This Is What Color Your Pee Should Actually Be

It's something you do every day, but how often do you stop to think about the color of your pee? It's worth noting when going to the bathroom, as it can tell you something about your health and whether or not you're drinking enough water.

Urine is mainly water combined with electrolytes and other waste (via Cleveland Clinic). Its natural color comes from a compound known as urochrome, which provides the naturally yellow pigment (via Mayo Clinic). When your body is running low on water, your pee becomes darker and more concentrated.

In healthy adults, the color of pee ranges from nearly clear, to a shade of light yellow. If your pee resembles these colors, it is considered to be normal, and suggests that you are well-hydrated. Urine with a darker yellow color is still considered fairly normal, but suggests you might be mildly dehydrated.

However, amber or honey-colored urine is a sign that you are dehydrated, and should drink a glass of water sooner rather than later.

What different colors of urine can mean

Water is not the only thing that affects the color of your urine. Certain foods, supplements, and medications might also temporarily change the color of your urine.

A neon yellow shade of pee can indicate that you have too much vitamin B in your system, though this is generally nothing to worry about (via Healthline).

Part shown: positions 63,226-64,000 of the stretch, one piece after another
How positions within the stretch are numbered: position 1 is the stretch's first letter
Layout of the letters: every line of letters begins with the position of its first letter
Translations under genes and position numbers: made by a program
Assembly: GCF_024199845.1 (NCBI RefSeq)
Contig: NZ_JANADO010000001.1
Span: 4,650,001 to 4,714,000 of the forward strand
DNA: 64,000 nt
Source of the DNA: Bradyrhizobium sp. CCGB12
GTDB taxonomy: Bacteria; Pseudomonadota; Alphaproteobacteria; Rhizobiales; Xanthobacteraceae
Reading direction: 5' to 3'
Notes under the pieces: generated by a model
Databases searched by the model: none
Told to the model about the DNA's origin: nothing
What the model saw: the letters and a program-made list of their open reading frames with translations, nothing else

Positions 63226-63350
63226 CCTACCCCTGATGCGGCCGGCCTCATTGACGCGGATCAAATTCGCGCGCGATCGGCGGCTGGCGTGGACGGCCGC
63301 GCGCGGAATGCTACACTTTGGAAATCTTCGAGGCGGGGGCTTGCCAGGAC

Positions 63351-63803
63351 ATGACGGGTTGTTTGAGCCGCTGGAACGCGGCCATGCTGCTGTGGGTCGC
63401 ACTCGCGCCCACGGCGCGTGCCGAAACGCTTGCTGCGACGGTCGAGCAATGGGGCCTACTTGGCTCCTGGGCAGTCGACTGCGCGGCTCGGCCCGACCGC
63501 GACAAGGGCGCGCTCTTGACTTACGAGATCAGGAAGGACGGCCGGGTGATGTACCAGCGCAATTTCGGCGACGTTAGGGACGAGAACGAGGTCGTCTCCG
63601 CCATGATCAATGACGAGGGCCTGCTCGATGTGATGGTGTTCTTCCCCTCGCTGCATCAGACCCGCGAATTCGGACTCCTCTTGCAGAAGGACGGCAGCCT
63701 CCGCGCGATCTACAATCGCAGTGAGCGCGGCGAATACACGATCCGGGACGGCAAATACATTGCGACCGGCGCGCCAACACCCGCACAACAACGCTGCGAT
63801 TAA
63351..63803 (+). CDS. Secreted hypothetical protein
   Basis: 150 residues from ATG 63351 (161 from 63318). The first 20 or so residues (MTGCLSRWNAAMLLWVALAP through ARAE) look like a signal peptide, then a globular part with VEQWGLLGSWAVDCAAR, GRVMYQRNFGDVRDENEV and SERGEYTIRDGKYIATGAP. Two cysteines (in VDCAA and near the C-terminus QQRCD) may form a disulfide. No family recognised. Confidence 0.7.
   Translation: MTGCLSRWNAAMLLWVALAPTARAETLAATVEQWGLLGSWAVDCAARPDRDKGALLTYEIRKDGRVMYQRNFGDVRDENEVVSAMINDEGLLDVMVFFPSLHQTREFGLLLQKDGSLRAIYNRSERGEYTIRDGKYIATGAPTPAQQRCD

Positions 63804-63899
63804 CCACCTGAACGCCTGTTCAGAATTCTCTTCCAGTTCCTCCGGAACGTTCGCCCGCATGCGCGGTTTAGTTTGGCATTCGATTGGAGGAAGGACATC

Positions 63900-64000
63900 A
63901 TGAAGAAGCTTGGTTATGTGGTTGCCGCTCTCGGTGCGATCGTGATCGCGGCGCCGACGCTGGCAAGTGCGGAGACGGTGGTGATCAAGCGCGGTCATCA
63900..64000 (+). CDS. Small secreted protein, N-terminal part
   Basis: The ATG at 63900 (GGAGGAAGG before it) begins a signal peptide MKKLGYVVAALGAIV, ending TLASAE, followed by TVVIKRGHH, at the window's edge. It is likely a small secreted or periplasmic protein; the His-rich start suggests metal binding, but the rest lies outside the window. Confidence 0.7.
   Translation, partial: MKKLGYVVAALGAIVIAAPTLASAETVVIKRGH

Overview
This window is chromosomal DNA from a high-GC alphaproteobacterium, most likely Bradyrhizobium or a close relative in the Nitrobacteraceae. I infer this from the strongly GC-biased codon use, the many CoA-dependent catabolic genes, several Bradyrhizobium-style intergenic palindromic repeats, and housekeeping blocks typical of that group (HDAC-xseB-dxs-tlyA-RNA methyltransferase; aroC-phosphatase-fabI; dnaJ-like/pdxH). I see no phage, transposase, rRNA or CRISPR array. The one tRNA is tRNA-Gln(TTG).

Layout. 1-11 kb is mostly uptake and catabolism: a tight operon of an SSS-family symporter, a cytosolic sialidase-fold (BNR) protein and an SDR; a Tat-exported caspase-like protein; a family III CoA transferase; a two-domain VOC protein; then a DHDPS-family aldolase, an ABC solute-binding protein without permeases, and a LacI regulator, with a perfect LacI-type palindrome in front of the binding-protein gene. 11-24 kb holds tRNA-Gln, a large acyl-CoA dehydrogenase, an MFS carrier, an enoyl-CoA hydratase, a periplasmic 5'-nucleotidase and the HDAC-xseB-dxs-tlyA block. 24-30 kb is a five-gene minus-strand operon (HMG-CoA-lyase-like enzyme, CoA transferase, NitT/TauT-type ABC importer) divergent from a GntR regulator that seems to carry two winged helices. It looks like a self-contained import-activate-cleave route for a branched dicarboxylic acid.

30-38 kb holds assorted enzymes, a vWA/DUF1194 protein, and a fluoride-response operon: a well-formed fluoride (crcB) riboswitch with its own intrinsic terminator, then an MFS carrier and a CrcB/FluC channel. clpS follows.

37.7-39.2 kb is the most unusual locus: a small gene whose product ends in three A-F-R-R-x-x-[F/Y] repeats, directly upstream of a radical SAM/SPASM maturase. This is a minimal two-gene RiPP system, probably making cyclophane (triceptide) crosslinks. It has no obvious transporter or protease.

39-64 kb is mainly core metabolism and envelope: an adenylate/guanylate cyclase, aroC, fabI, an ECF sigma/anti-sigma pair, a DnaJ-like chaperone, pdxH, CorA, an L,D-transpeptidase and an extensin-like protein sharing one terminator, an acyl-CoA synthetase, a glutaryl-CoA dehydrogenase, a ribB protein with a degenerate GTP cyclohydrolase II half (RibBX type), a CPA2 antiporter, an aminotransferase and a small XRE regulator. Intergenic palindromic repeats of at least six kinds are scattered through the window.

When urine begins to look more orange or brown in color, this generally indicates dehydration. However, it can also be a sign of problems with your liver or bile ducts.

If you've recently consumed foods such as beets, blueberries, or rhubarb, your pee might appear red or pink in color. However, red or pink urine on a regular basis could be an indication of kidney stones, a bladder tumor, or an enlarged prostate.

Food coloring, as well as certain medications, can cause the appearance of blue and green urine. Additionally, familial benign hypercalcemia is a genetic condition that can also turn pee blue. These colors might also indicate a possible bacterial infection (via Mayo Clinic).

Clear urine can mean that you are over-hydrated, and too much water in your system can be dangerous and even toxic in some cases. So while aiming for more clear pee is the goal, you'll want to be sure not to overdo it.